Rank #2: Christine Schutt : Pure Hollywood. “Nobody writes like Schutt . . . and her latest collection is the perfect entry point for readers new to her work . . . In each of the collection’s 11 stories, Schutt gives readers dissipated women staggering to the brink of sanity, desperate men with foggy intentions, and an eerie atmosphere that radiates menace, sexuality, and murder . . . Schutt is always in control in this work by an experimental American writer of unparalleled style.”—Publishers Weekly The post Christine Schutt : Pure Hollywood appeared first on Tin House.
Rank #1: The Problem We All Still Live With. With Stig Abell and Lucy Dallas. We are joined by Patricia Williams, to discuss how black girls are silenced, marginalised and abused within American society, an ongoing tragedy with its origins in slavery. Katherine Lewis, the winner of the inaugural TLS/Mick Imlah Poetry Prize, then comes on to read her prize-winning poem, "Memory of An Ocean". For information regarding your data privacy, visit acast.com/privacy
Rank #2: Mary Beard's 'Introduction to the Odyssey' – a bonus episode. Who is Odysseus? Why can't he get home? And will the gods help or hinder his journey? In this special episode, the TLS's Classics editor Mary Beard chairs a panel featuring the author and academic Simon Goldhill, the memoirist and translator Daniel Mendelsohn, the poet Karen McCarthy Woolf and the novelist Madeline Miller. This is a recording of a live event, staged in collaboration with the Southbank Centre’s London Literature Festival in October 2018. For information regarding your data privacy, visit acast.com/privacy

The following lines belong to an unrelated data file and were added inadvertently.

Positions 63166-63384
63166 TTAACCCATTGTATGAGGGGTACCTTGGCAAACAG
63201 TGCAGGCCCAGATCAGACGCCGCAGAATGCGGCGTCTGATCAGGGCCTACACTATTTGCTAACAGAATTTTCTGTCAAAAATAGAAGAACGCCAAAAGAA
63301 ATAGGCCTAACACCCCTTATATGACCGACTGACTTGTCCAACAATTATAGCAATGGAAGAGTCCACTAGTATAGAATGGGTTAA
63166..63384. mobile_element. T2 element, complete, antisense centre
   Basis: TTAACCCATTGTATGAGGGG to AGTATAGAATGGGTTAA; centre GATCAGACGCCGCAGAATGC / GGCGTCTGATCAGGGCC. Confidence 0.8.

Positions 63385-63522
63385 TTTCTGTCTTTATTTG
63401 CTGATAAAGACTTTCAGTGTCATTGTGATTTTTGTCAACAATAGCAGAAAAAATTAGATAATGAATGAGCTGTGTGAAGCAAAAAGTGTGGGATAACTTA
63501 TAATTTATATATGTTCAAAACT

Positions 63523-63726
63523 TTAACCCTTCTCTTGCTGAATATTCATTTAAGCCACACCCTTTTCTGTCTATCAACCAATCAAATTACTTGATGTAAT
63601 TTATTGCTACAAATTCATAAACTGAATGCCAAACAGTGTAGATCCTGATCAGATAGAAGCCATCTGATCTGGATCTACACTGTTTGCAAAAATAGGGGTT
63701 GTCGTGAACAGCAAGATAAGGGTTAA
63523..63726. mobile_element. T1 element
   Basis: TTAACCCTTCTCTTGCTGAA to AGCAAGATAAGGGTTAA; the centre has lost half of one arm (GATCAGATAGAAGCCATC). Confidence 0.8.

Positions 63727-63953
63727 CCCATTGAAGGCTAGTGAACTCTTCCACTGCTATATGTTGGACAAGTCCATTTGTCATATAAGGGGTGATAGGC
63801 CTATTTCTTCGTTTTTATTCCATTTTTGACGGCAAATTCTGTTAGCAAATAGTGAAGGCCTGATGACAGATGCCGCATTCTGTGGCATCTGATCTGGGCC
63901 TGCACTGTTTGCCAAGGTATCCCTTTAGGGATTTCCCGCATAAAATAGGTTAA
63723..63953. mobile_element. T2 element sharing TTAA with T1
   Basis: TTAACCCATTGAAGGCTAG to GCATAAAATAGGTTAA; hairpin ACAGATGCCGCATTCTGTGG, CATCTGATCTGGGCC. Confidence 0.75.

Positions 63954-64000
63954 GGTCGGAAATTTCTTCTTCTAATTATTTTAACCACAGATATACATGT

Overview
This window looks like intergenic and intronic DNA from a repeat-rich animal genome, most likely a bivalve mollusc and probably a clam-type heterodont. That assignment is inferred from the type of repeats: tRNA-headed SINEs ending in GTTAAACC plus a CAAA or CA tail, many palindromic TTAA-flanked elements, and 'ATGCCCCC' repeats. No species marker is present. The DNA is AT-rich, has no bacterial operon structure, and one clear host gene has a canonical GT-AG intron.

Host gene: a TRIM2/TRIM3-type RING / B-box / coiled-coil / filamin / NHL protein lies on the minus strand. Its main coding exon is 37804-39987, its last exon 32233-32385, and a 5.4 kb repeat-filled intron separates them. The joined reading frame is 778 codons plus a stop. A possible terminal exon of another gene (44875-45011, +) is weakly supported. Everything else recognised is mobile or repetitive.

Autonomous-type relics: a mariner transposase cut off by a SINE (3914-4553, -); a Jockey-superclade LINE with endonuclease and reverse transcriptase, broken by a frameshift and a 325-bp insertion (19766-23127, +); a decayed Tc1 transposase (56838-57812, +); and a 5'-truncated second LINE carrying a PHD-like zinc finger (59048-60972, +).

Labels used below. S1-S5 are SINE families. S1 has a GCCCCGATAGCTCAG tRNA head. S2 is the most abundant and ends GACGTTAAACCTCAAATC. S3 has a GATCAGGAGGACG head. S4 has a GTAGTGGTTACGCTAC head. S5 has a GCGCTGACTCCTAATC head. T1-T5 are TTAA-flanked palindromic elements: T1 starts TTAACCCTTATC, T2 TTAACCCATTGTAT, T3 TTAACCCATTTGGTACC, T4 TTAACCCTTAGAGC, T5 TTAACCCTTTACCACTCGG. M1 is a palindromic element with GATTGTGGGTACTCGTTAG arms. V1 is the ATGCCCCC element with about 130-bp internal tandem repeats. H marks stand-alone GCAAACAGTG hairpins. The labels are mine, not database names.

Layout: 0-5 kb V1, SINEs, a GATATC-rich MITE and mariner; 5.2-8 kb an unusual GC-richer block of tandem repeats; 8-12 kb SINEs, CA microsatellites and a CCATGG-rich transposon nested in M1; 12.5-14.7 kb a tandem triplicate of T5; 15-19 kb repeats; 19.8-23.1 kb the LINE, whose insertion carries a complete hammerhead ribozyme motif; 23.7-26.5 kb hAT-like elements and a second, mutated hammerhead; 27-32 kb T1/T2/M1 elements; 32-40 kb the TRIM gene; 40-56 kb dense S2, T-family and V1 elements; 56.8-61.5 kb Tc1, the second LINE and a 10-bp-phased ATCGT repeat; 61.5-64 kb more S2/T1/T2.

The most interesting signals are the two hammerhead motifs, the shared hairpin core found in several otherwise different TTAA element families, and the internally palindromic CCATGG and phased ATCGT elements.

Rank #1: Tayari Jones: An American Marriage. Her fourth book, which took her six years to write, An American Marriage brought Tayari Jones to the attention of Oprah’s Book Club. As a result, her novels have become best sellers and reach a wider audience. Jones discusses having both the sensibilities of an urban person and a southern person. Guest Michael McKenzie, Executive PR Director of Algonquin Books, joins the discussion of regional and expansive literature. Judy Bloom makes a surprise appearance, rescuing Tayari Jones at a crucial moment in her career.
Rank #2: Mary Ruefle: My Private Property. Mary Ruefle reads the entirety of her glorious and gruesome essay about shrunken heads, the title essay in her book My Private Property. Then she discusses falling in love with shrunken heads in a museum as a teenager, and a similar tiny poem she wrote years before.